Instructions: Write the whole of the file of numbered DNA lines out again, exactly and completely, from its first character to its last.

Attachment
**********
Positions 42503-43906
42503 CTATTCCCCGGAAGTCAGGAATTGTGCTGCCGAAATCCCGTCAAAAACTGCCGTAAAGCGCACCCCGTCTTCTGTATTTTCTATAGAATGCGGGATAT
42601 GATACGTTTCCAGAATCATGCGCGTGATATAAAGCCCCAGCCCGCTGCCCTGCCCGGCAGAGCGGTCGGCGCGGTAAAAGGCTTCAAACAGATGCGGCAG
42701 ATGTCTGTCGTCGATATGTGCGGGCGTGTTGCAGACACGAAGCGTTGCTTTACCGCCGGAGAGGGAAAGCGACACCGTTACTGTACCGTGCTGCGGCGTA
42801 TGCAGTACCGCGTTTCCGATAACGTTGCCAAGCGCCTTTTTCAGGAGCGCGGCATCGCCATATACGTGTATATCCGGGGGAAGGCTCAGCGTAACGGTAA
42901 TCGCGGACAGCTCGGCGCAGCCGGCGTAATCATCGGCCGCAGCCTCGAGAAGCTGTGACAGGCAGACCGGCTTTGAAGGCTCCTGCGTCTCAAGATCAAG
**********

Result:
Positions 42503-43906
42503 CTATTCCCCGGAAGTCAGGAATTGTGCTGCCGAAATCCCGTCAAAAACTGCCGTAAAGCGCACCCCGTCTTCTGTATTTTCTATAGAATGCGGGATAT
42601 GATACGTTTCCAGAATCATGCGCGTGATATAAAGCCCCAGCCCGCTGCCCTGCCCGGCAGAGCGGTCGGCGCGGTAAAAGGCTTCAAACAGATGCGGCAG
42701 ATGTCTGTCGTCGATATGTGCGGGCGTGTTGCAGACACGAAGCGTTGCTTTACCGCCGGAGAGGGAAAGCGACACCGTTACTGTACCGTGCTGCGGCGTA
42801 TGCAGTACCGCGTTTCCGATAACGTTGCCAAGCGCCTTTTTCAGGAGCGCGGCATCGCCATATACGTGTATATCCGGGGGAAGGCTCAGCGTAACGGTAA
42901 TCGCGGACAGCTCGGCGCAGCCGGCGTAATCATCGGCCGCAGCCTCGAGAAGCTGTGACAGGCAGACCGGCTTTGAAGGCTCCTGCGTCTCAAGATCAAG